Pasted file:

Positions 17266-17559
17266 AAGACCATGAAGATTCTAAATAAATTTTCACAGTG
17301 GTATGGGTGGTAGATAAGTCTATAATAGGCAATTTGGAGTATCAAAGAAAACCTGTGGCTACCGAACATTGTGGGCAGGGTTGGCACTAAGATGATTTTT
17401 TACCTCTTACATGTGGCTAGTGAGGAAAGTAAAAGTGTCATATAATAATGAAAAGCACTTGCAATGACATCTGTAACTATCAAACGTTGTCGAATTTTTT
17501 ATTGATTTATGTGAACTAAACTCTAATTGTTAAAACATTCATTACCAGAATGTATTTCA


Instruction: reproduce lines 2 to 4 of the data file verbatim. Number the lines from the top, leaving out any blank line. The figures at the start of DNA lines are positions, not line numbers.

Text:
17266 AAGACCATGAAGATTCTAAATAAATTTTCACAGTG
17301 GTATGGGTGGTAGATAAGTCTATAATAGGCAATTTGGAGTATCAAAGAAAACCTGTGGCTACCGAACATTGTGGGCAGGGTTGGCACTAAGATGATTTTT
17401 TACCTCTTACATGTGGCTAGTGAGGAAAGTAAAAGTGTCATATAATAATGAAAAGCACTTGCAATGACATCTGTAACTATCAAACGTTGTCGAATTTTTT